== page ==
Healthcare leaders should use specific approaches to develop succession strategies that ensure their organization has effective contingency plans in place.
Executives seemingly would rather talk about death and taxes than plan for who will succeed them. This is not surprising. Contemplating the idea of voluntarily or involuntarily leaving the organization or of not being able to perform duties due to health challenges is not pleasant. As such, most of us tend to deny the inevitable and procrastinate on this issue because of fear over sending a signal to ourselves, our loved ones, our bosses, our colleagues, our direct reports, and our competitors that the “end is in sight.”
Yet succession management is critical to the ongoing operations of your organization. Healthcare organizations such as The Johns Hopkins Hospital were launched in the late 1800s yet continue today in part because capable leaders were able to pick up the ball where others dropped it.
To act as a fiduciary and as a strategic leader, you have a duty to establish who shall maintain your role after you leave, regardless of the circumstances. If your gut reaction is that you are irreplaceable, then please recognize that you are not. If your instinct says that nobody is ready yet, then build your leadership bench strength. If you despise the individual who may step into your role, then remember that succession management transcends your feelings towards others—it’s about fundamentally leaving the organization in a position to continue and improve on your legacy, and perhaps even to creatively destruct your legacy.
If your response is that nobody cares about the organization or the role more than you, consider that perhaps you can’t read the “hearts, minds, and souls” of your colleagues as well as you think. If you think you’re healthy, strong, robust, and resilient, then most likely you are—until you’re not (and all of us will eventually leave this world).
In short, our emotions may cause us to resist succession planning. However, smart decision making involves more than emotional reasoning—cognitive reasoning plays a part as well. Effective succession management should be grounded in strategic decision making.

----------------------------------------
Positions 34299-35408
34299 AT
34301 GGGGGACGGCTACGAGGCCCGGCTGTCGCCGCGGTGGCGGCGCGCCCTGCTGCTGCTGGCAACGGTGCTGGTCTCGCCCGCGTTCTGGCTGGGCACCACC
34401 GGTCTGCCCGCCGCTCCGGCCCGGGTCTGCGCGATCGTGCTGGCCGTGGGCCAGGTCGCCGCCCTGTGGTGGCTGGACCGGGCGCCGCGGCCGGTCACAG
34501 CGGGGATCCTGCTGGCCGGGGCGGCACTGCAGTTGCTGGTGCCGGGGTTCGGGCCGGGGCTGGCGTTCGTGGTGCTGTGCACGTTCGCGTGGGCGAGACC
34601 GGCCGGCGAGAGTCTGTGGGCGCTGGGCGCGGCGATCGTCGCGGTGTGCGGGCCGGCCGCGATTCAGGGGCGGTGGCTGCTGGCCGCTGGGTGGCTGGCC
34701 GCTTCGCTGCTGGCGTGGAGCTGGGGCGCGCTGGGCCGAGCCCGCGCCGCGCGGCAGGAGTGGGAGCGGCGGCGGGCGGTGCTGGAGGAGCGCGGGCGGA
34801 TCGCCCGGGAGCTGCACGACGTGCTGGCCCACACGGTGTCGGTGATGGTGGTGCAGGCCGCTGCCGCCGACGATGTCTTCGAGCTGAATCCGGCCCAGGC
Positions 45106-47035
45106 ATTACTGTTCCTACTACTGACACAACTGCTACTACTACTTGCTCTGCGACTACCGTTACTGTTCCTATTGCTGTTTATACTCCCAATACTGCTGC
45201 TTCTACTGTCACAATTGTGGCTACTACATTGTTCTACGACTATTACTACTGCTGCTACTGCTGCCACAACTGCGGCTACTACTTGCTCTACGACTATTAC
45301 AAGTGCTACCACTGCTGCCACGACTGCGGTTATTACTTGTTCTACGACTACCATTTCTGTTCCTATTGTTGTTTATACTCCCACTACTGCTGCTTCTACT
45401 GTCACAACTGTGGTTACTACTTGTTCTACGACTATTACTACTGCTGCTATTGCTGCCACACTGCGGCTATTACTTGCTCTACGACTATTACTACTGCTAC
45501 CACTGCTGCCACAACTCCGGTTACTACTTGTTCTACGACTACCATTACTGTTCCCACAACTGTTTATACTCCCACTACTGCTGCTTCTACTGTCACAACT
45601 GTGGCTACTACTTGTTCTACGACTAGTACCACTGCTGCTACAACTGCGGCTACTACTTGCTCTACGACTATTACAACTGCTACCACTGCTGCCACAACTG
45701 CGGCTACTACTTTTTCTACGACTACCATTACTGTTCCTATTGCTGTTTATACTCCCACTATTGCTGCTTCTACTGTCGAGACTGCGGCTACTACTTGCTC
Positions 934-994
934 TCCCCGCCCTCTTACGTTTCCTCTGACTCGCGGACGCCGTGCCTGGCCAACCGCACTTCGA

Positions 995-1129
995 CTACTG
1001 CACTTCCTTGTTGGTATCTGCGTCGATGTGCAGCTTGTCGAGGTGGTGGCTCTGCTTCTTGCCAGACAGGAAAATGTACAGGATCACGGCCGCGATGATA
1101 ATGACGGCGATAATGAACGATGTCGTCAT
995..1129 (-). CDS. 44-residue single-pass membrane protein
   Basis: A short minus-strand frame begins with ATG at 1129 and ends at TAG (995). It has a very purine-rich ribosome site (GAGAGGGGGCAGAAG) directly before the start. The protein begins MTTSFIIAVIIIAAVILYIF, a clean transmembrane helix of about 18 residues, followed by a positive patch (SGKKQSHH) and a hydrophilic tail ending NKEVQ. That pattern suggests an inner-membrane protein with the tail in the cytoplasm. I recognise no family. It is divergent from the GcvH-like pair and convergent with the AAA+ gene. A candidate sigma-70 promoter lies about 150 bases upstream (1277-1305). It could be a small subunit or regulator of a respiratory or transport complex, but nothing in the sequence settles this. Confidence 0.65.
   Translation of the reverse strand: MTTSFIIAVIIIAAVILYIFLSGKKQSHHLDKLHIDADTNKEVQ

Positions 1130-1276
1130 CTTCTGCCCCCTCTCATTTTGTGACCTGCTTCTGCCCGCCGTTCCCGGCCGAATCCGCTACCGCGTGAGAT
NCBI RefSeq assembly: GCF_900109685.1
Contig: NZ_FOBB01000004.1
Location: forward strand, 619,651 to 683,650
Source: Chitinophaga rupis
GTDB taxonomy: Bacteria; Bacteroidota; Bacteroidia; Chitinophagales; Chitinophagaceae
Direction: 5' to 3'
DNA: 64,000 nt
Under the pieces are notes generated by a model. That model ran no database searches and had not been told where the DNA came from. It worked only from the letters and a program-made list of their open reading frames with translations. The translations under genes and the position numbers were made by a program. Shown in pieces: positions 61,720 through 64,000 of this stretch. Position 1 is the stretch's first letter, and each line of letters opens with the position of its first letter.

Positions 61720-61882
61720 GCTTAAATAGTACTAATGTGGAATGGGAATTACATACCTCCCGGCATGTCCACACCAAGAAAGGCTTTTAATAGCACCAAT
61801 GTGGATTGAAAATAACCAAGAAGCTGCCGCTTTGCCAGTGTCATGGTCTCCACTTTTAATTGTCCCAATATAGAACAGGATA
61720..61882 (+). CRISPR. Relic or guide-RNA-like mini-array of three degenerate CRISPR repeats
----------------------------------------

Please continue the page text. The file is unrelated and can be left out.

I recently heard a provost of a major university say, “We are planning for the next 150 years of our history.” Are you planning for a time when you will no longer be in your current position or with the organization, or perhaps in the profession at all? Effective succession management is strategically important because:
- It ensures ongoing realization of the organization’s vision, mission, and strategic priorities.
- It prevents needless uncertainty, ambiguity, volatility, and stress among those who otherwise would not be prepared if you suddenly depart.
- It develops bench strength.
Three Dimensions of Succession Management
Effective succession management encompasses three dimensions: the individual, other individuals, and the organization. Leaders should apply the following broad approaches to each.
Yourself. Assess your emotional intelligence in the context of how you are embracing or resisting your own succession. Be honest and candid with yourself about your career, your finances, your social standing, your competitive standing, and your health and well-being.
Others. Gauge whether you may be holding back your talent from moving forward in the organization or developing further. Embrace compassionate honesty and candor with others regarding their potential in the organization.
The organization. Make succession management a leadership priority, and tie incentives to the achievement of specific succession-management goals. View succession management as a risk management strategy to prepare for leadership transitions, M&A-related transitions, and unknown changes that may be in store.
Initial Steps to Take
On a more practical note, the following steps can help you begin to formulate your strategic succession-management process, with actions items for the next 90 days.
- Identify barriers to succession management for you and your organization, such as perceived irreplaceability, a lack of accountability by the board in succession management, and a lack of education and training in the logistics of developing a succession plan.
- Determine your likely departure date from your current position and/or the organization.
- Conduct talent reviews and identify who is ready to replace you or assume a position of greater responsibility.
- Engage in conversations with individuals who are not yet ready about how you will support them in getting ready, and with individuals who likely never will be ready due to a poor fit with the job, their team, or the organization.
- Partner with internal and/or external talent development experts to build your leadership bench strength.
- Talk with your supervisors about their succession management plan for you and what you need to do to get ready for the next move, whether that is up, across, or out.
- Embrace your role as a talent/career developer.
In conclusion, organizations run smoothly day to day with effective operational leadership. And organizations can be assured of continuing to run smoothly if there is effective succession-management leadership, beginning with you. Your organization is depending on you to get it ready for what is sure to come: the future.
Marty Martin, PsyD, MPH, MSc, is a full professor, Department of Management & Entrepreneurship, Driehaus College of Business, DePaul University, Chicago.